When it comes to Hindus, you might benefit from learning more about them and their religion ... Check out what the "Nirguna Brahman" concept is. If you are so strongly defensive of monotheism, it is possible that this interpretation might be very attractive to you since it is even more rigid than the normative Islamic interpretation on unicity.

There are numerous examples of Muslim, Hindu and Jewish neighbours watching over one another. Muslims have saved Jews during the Holocaust and Jews have saved Muslims from genocide in Bosnia. Muslims and Jews have opened up their holy places for each other in distress, warded off bullies, patrolled for safety and respected each other's traditions.

There are incredible stories from the 1947 partition of India, in which Muslims rescued Hindus from Muslim mobs in Pakistan and vice versa. There are also examples of Hindus fasting with Muslims and Muslims not slaughtering cows out of respect. As Muslim parents have supported their daughter, who won a contest on the Hindu scriptures, a Hindu father has raised a Muslim son abandoned by his birth parents.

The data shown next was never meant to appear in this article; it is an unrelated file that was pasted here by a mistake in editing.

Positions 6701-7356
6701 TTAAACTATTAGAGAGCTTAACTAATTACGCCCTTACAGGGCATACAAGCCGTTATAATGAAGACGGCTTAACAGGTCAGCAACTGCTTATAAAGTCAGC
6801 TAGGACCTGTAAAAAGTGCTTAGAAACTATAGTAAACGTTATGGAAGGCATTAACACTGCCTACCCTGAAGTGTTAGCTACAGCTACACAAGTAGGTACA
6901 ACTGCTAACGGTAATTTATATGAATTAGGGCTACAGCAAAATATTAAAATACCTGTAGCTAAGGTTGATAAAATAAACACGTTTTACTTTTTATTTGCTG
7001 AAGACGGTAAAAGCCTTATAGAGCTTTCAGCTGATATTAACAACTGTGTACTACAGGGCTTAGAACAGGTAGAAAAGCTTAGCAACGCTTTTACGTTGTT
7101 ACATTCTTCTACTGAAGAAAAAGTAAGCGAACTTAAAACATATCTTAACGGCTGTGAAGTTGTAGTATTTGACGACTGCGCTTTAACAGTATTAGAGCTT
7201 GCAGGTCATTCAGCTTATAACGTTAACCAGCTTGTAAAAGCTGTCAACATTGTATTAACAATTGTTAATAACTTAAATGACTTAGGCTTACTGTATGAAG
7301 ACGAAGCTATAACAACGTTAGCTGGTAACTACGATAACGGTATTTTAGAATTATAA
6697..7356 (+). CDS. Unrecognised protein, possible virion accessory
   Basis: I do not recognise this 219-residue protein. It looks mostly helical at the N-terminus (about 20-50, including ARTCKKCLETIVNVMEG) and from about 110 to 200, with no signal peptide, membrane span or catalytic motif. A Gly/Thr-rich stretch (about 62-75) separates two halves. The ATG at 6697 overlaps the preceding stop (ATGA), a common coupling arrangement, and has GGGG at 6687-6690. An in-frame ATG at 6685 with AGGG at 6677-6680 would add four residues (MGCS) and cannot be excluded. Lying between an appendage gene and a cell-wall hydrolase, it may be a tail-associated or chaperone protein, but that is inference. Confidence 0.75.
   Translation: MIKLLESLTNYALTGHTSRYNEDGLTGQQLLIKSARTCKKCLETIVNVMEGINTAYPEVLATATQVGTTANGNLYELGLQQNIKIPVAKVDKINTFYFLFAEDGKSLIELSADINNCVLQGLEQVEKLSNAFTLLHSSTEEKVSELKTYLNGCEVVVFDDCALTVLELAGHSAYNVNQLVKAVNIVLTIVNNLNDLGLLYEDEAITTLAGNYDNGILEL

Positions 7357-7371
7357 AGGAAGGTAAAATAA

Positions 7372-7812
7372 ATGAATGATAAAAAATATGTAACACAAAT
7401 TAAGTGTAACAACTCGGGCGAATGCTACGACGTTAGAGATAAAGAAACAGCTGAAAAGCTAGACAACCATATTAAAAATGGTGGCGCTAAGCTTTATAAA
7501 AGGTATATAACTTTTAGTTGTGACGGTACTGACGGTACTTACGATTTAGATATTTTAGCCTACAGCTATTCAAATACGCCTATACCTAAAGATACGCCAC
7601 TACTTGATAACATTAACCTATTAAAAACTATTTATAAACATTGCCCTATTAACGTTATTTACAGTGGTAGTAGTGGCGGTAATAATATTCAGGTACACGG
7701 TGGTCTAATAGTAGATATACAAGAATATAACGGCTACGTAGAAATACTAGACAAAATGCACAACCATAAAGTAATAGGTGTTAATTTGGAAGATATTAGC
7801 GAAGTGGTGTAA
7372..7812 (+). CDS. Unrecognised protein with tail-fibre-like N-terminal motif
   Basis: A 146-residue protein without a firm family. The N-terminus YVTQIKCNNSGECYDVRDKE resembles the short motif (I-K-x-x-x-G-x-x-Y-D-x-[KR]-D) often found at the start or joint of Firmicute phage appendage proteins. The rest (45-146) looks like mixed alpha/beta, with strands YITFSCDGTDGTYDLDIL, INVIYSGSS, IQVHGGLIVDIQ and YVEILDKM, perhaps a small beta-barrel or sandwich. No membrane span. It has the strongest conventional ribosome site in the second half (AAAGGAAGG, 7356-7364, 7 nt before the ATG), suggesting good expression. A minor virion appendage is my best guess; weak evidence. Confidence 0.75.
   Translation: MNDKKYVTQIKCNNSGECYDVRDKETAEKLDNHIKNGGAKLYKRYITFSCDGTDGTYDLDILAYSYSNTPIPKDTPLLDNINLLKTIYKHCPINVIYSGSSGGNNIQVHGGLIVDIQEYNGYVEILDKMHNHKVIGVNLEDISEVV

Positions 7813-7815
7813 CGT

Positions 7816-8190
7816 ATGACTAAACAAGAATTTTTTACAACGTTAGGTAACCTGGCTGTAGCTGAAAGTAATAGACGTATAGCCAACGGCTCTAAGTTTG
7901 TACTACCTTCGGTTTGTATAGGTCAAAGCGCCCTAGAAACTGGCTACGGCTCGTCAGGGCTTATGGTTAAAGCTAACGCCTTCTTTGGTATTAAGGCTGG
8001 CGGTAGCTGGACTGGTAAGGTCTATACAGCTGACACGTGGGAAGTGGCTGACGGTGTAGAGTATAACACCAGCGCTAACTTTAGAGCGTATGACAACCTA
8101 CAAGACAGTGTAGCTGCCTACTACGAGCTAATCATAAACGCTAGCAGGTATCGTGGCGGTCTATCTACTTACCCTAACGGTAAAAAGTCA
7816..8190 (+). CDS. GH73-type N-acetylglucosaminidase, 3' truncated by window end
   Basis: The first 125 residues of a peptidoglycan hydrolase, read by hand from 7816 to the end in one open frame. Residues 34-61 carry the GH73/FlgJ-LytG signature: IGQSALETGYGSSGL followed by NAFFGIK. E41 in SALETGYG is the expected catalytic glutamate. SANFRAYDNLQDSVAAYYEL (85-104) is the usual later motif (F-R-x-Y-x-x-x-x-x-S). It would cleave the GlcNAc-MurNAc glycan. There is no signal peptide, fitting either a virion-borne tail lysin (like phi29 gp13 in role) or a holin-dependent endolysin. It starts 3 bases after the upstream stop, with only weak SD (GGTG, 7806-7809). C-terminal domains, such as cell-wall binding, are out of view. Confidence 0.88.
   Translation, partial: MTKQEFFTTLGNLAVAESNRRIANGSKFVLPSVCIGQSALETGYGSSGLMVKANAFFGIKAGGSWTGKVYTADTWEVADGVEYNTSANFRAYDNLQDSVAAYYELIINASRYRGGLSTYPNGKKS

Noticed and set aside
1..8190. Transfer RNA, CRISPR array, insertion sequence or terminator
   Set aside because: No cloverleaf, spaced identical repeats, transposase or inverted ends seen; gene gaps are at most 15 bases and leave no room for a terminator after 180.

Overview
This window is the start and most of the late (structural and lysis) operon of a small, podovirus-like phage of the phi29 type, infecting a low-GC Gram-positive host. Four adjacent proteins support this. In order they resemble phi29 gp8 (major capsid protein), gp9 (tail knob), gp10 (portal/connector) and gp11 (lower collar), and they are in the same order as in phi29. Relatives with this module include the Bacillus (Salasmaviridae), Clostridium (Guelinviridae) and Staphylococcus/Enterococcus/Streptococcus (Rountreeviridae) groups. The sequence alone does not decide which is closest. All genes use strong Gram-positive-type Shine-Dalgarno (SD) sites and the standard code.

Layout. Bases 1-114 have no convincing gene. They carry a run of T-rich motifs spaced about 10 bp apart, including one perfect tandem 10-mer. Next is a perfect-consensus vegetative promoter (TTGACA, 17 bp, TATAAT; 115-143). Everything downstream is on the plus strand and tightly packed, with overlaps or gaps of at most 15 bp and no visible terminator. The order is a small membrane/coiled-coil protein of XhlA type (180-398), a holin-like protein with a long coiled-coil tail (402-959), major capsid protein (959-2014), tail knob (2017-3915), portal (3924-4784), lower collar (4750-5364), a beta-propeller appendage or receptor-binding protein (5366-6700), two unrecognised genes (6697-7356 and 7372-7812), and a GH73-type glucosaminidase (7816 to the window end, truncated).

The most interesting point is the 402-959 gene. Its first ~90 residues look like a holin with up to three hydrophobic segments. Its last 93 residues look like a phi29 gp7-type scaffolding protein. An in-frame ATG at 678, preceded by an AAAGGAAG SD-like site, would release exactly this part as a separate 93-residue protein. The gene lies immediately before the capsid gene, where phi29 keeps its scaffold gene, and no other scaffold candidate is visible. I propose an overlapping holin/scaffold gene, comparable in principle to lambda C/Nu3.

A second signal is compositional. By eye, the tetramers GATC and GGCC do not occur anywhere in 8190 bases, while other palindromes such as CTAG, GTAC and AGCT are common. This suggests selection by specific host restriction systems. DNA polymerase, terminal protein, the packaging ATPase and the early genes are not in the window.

In contrast to the naysayers, Hindus and Muslims have also shown a remarkable capacity to pray together. This is especially true in the case of Jhuley Lal, also known as Shaikh Tahir in Sindh, Pakistan. Lal is deemed as a Sufi saint by Muslims and as the incarnation of the god Varuna by Hindus. The current spiritual master at Jhuley Lal's shrine has mentioned:

"Shaikh Tahir is our pir (spiritual guide). He saved the Hindu dharma in Sindh."

Perhaps, the way forward is in the intimate realms of both spirituality and sexuality. This may happen when we break down the barriers of religion by emphasizing our common human bonds through inter-faith and intra-faith marriages. The least we can do, however, is to share each other's sorrows and joys and to honour each other by celebrating our holy festivals together.

It is for this reason that Muslims of all stripes and their allies have come together to wish their Jewish brothers and sisters prosperity as they end observing their High Holidays and to wish their Hindu brothers and sisters a Happy Diwali, as they begin to celebrate the festival of lights.

*This is the 5th video in the Allah Loves Us All series.